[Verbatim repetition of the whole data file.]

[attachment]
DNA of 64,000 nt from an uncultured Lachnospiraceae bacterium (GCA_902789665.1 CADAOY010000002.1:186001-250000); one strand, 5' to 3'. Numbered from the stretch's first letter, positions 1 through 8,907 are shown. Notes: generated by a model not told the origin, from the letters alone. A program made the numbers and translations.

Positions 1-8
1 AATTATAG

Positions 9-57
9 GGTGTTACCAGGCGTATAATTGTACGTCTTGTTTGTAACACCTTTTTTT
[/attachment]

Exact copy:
DNA of 64,000 nt from an uncultured Lachnospiraceae bacterium (GCA_902789665.1 CADAOY010000002.1:186001-250000); one strand, 5' to 3'. Numbered from the stretch's first letter, positions 1 through 8,907 are shown. Notes: generated by a model not told the origin, from the letters alone. A program made the numbers and translations.

Positions 1-8
1 AATTATAG

Positions 9-57
9 GGTGTTACCAGGCGTATAATTGTACGTCTTGTTTGTAACACCTTTTTTT